Reinfection with hepatitis C after direct-acting antiviral (DAA) therapy is highest in people with recent injection drug use, according to a recent study published in the Journal of Hepatology. However, among people who inject drugs, daily use of opioid-agonist therapy was associated with a lower risk of reinfection.
“Direct-acting antiviral therapies are an important tool for hepatitis C virus (HCV) elimination,” wrote authors led by Carmine Rossi, PhD, British Columbia Center for Disease Control, Vancouver, BC, Canada. “However, reinfection among people who inject drugs (PWID) may hamper elimination targets.”
HCV infection does not result in lifelong immunity, and individuals who are cured of the infection with DAA therapies but continue to engage in risky behaviors can become reinfected. Such reinfection is a public health concern and can affect efforts to control transmission of the disease, as well as clinician decision-making. Little data exist on the frequency of HCV reinfection following DAA therapy, prompting this large population-level study.
“The objective of the current study was to assess HCV reinfection rates in a population-based cohort of HCV-infected individuals who initiated all-oral DAA therapy in British Columbia, Canada, with an emphasis on those identified as PWID,” the authors wrote.
For this study, researchers mined the British Columbia Hepatitis Testers Cohort, which included about 1.7 million individuals screened for HCV, and analyzed data from 4,114 eligible individuals (65% of whom were men and 83% were born before 1965) who attained sustained virologic response (SVR) secondary to treatment with oral, interferon-free DAA therapies and had one or more subsequent HCV RNA measurements after attaining SVR.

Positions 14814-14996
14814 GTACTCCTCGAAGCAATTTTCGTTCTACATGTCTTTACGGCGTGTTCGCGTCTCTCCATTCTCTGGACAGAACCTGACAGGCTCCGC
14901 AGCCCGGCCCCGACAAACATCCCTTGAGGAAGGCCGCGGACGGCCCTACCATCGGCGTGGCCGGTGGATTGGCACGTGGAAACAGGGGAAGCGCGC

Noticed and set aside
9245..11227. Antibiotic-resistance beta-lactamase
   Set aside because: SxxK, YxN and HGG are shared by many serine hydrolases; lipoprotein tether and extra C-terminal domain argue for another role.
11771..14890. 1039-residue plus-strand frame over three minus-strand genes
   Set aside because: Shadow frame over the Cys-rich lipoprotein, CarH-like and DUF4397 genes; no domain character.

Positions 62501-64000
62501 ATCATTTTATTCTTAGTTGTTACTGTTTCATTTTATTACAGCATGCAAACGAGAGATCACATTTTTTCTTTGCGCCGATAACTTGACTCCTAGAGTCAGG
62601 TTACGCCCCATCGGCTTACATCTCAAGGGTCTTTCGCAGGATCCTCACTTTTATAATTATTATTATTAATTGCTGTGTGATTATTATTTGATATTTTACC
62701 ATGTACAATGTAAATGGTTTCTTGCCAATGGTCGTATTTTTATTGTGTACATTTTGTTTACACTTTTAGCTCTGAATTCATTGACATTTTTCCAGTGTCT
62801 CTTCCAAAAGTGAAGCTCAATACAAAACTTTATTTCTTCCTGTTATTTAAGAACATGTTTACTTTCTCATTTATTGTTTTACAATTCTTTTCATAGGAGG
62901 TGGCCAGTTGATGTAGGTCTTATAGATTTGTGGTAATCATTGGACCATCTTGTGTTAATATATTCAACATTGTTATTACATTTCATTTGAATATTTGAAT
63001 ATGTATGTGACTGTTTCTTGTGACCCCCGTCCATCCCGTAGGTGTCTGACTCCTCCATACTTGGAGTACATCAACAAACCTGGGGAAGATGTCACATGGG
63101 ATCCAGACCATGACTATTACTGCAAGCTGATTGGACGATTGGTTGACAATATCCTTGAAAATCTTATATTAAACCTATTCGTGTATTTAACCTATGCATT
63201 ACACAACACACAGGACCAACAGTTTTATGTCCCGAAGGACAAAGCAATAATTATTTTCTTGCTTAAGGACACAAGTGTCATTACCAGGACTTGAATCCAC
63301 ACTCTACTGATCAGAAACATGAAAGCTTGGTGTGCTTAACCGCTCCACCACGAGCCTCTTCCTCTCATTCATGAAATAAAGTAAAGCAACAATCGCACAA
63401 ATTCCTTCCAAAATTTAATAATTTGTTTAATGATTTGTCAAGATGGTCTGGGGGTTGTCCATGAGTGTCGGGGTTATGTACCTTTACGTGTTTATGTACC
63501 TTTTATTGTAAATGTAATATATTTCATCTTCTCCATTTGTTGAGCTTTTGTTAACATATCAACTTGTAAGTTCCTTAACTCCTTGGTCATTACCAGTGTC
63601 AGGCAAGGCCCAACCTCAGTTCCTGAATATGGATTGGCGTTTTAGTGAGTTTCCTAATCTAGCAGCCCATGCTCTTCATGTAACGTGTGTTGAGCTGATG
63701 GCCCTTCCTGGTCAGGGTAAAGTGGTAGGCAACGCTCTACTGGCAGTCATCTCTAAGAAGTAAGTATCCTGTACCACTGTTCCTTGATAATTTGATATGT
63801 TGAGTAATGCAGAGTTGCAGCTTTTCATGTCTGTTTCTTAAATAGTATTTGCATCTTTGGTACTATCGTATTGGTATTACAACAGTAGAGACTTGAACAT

The researchers identified reinfection with HCV by means of a positive RNA measurement following SVR. They used a validated algorithm to identify and then classify PWID by either recent (< 3 years before SVR) or former (≥ 3 years before SVR) injection drug use.
The researchers analyzed the association between the risk of HCV reinfection and factors including: age of treatment, initiation, birth cohort, sex, year of HCV diagnosis, HIV co-infection, injection drug use, opioid-agonist therapy, problematic alcohol intake, and major mental health disorders. Findings showed that major mental illness, problematic alcohol use, or HIV co-infection were not associated with HCV reinfection following SVR.
Of those individuals eligible for data analysis, 21% (875) were recent PWID and 44% (1,793) were former PWID. Opioid-agonist therapy was documented in 19% of PWID, and there were 40 reinfections for 2,767 person-years (PYs). Reinfection rates were higher in recent PWID (3.1/100 PYs) and former PWID (1.4/100 PYs) compared with non-PWID (0.3/100 PYs).
Results showed that, in recent PWID, HCV reinfection rates were highest in those born after 1975 and those with HIV co-infection. Patients who were continuously taking opioid-agonist therapy after DAA therapy exhibited a lower reinfection rate. This finding indicated that, among PWID, daily opioid-agonist therapy may reduce the risk of HCV reinfection.
The investigators noted that there were some limitations to this study. For instance, they were not able to differentiate late relapse from true reinfection, which would require sensitive sequencing methods and phylogenetic analysis data. Additionally, SVR follow-up after DAA treatment was limited; thus, it remains to be fully elucidated how reinfection rates change over time.
Nevertheless, the authors maintained that findings from this study may have important implications for the management of individuals with HCV. “These results highlight the need for engaging PWID with ongoing risk in harm-reduction and prevention services following treatment to reduce reinfection risk and to achieve World Health Organization (WHO) HCV elimination goals,” the authors concluded.
This study was supported by the British Columbia Centre for Disease Control and the Canadian Institutes of Health Research.